Miami Gardens democrats who were fighting against the F1 race in their city, in an effort to get free handouts, have dropped their lawsuit because the noise level from the F1 cars was not very loud at all, and well below government standards,
The judge put a pause on the original lawsuit, saying real noise data was needed before he could make a ruling.
Well, the real data proved the democrats wrong, but they are vowing to continue their fight through what they call the political process to try and get Republican Stephen Ross, owner of the race, to write them more checks.
Hard Rock Stadium signed a 10-year deal to host the race annually.
This deal started this year and will end in 2031.
April 22, 2022
The democrats trying to stop the Miami GP have been defeated. Judge Alan Fine said in his ruling Wednesday that he found that “any potential harm is avoidable” i.e. stay in your house, wear ear plugs, leave and go to the beach, etc.
“The bottom line here is I’m not going to schedule a preliminary injunction hearing prior to May 6th,” Fine said. He then listed a series of reasons why that “compelled” him to make the decision.
“Two are more important than the rest,” he added. “Although the burden may seem unfair to the plaintiffs [the residents], I do find that any potential harm is avoidable.
“In combination with that, the evidence proffered so far regarding the potential hearing loss is, in my view, very highly speculative.
“It is not based on any current Formula 1 noise information, and the most recent affidavit from overnight does not take into consideration the south wall [a noise barrier previously erected at the venue].”
“The other co-equal reason is the delay in bringing this action in seeking injunctive relief,” he added.
“I’m not persuaded by the legal soundness of waiting to file until a special events permit was issued.”
Judge Fine admitted that the residents could press ahead with their case after the event is raced on May 9.
“I think it’s important to have an objective measure of what the decibels actually are that would be affecting a plaintiff,” he said.
Sound monitoring will be carried out by the stadium, as part of its obligations under the Memorandum of Understanding that is part of the event’s contract with the city.
Fine said the residents’ lawsuit could continue after the May 6-8 event and sound measurements recorded, hence potentially affect future races assuming sound barriers are not erected for future events. Hard Rock Stadium has a 10-year deal with the city of Miami Gardens to hold the Miami Grand Prix annually.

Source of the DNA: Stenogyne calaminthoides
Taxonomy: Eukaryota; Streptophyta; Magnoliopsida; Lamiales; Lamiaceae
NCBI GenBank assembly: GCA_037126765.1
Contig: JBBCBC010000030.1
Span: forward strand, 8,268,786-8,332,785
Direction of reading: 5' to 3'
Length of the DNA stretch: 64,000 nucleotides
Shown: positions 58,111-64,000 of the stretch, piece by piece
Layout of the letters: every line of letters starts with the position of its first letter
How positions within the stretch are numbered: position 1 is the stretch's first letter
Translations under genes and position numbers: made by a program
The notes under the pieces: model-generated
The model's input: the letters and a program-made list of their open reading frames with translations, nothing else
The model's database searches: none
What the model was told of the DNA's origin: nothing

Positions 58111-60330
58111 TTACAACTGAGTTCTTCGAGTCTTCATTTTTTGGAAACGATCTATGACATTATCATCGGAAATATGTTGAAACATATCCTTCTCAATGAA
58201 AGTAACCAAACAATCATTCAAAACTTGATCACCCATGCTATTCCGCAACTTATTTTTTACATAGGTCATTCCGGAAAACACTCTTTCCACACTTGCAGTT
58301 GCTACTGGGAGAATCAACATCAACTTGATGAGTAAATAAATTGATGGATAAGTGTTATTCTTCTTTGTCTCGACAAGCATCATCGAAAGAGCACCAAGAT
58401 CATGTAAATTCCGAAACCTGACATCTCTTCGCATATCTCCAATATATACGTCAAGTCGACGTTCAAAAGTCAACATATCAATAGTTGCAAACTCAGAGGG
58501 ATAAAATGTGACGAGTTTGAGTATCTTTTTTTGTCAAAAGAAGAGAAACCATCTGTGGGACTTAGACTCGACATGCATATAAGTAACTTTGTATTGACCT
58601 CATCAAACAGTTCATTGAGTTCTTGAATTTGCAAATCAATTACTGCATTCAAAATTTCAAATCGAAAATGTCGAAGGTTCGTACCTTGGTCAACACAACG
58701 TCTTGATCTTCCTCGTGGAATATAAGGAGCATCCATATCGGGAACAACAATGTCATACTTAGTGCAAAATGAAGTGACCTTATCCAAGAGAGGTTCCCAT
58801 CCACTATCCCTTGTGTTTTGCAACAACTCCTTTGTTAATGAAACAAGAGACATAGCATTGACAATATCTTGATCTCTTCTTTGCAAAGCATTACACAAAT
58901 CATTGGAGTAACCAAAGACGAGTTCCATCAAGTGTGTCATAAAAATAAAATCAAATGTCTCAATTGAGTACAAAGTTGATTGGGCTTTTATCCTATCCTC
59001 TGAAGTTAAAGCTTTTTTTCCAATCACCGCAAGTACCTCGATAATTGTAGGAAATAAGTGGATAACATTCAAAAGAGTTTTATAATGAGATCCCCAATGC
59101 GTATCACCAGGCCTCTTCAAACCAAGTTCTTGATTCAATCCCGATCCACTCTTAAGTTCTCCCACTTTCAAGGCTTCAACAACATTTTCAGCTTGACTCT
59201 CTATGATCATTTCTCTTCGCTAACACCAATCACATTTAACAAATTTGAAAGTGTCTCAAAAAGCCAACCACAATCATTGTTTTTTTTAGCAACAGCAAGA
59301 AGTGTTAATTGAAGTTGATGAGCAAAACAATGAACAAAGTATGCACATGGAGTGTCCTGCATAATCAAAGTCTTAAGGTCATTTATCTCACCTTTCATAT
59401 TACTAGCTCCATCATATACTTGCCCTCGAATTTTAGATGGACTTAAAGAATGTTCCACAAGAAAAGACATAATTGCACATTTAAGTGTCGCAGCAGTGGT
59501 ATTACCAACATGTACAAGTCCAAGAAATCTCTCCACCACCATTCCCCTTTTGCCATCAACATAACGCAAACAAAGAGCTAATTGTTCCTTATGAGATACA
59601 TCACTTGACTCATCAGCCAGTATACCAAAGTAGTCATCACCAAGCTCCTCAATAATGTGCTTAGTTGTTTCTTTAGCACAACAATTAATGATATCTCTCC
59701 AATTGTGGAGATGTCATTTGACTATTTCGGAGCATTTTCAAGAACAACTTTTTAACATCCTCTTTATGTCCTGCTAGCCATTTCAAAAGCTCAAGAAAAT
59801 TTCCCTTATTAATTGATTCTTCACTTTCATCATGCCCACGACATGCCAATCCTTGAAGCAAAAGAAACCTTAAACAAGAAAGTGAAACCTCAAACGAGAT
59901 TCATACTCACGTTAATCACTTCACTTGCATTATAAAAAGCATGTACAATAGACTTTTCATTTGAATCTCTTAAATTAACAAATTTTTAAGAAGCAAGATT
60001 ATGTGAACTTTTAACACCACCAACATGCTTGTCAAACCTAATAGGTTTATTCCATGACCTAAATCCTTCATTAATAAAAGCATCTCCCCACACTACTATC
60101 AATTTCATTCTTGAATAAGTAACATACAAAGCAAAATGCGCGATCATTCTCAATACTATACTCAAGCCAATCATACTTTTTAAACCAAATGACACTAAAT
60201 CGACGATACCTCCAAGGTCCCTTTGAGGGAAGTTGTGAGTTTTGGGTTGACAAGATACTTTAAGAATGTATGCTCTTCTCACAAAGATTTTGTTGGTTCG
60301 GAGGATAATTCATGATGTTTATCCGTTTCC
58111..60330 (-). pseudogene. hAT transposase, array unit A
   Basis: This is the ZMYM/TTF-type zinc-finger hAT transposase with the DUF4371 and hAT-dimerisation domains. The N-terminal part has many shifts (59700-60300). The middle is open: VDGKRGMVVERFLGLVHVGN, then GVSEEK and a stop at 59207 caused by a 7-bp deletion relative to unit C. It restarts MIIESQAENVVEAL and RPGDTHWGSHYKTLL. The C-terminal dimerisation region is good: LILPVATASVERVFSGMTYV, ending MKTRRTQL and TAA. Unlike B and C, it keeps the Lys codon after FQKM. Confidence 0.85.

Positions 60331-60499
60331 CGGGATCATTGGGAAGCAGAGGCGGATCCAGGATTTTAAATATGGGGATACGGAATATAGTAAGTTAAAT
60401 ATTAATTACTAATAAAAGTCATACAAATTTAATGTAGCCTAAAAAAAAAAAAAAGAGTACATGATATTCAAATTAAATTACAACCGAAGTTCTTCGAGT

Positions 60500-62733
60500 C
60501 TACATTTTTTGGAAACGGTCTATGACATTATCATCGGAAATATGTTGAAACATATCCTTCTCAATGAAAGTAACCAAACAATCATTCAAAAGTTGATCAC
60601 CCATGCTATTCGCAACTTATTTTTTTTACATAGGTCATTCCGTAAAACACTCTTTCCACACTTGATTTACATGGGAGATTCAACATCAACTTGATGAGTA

April 19, 2022
According to a report in the Miami Herald, Judge Alan Fine has called on these activists – led by former democrat Miami-Dade County Commissioner Betty Ferguson who has opposed the race for several years – to file evidence in court today that might then lead to an emergency hearing ahead of the event on May 8.
He has scheduled another Zoom hearing on Wednesday at 3:30pm, when a decision would be expected.
“I’ve done everything I can to take their concerns into account,” Fine said.
So far, the residents have cited an engineering firm’s report which claims that noise produced by the cars will be up to 97 decibels – similar to that produced by a chainsaw – and would be heard at homes within 2.5 miles of the stadium.
Judge Fine questioned whether “unavoidable harm” would be caused and is considering whether residents could simply stay inside their homes or wear ear plugs during track activity.
April 14, 2022
Just weeks before Formula One racing is set to debut outside Hard Rock Stadium, nearby democrat residents made a last-ditch effort in court to stop the Miami Grand Prix, saying the noise will be “intolerable.” The lawsuit from Miami Gardens residents, led by former Miami-Dade County Commissioner Betty Ferguson (a democrat), seeks to block the May 6-8 event.
Miami-Dade Circuit Court Judge Alan Fine on Wednesday expressed “frustration” with having to consider the matter on such a tight timeline, but said he would make a ruling on whether to dismiss the case as soon as Monday.
The residents’ lawsuit says noise levels from the Formula One races will “cause severe disruption and physical harm to Miami Gardens residents,” citing an engineering firm’s estimate that the event will generate noise up to 97 decibels at homes within a 2.5-mile radius of the stadium — “similar to the sound levels produced by a chainsaw.”
But lawyers for both Hard Rock Stadium and the city of Miami Gardens said the judge shouldn’t take any steps that could prevent the Miami Grand Prix from moving forward before the city decides whether to issue a required special events permit.
It should be up to the city, not a court, they said, to decide if the event complies with the city’s noise ordinance. That law says noise should not “unreasonably disturb the peace and comfort of adjacent residences,” but doesn’t define what noise levels would meet that threshold. More at Miami Herald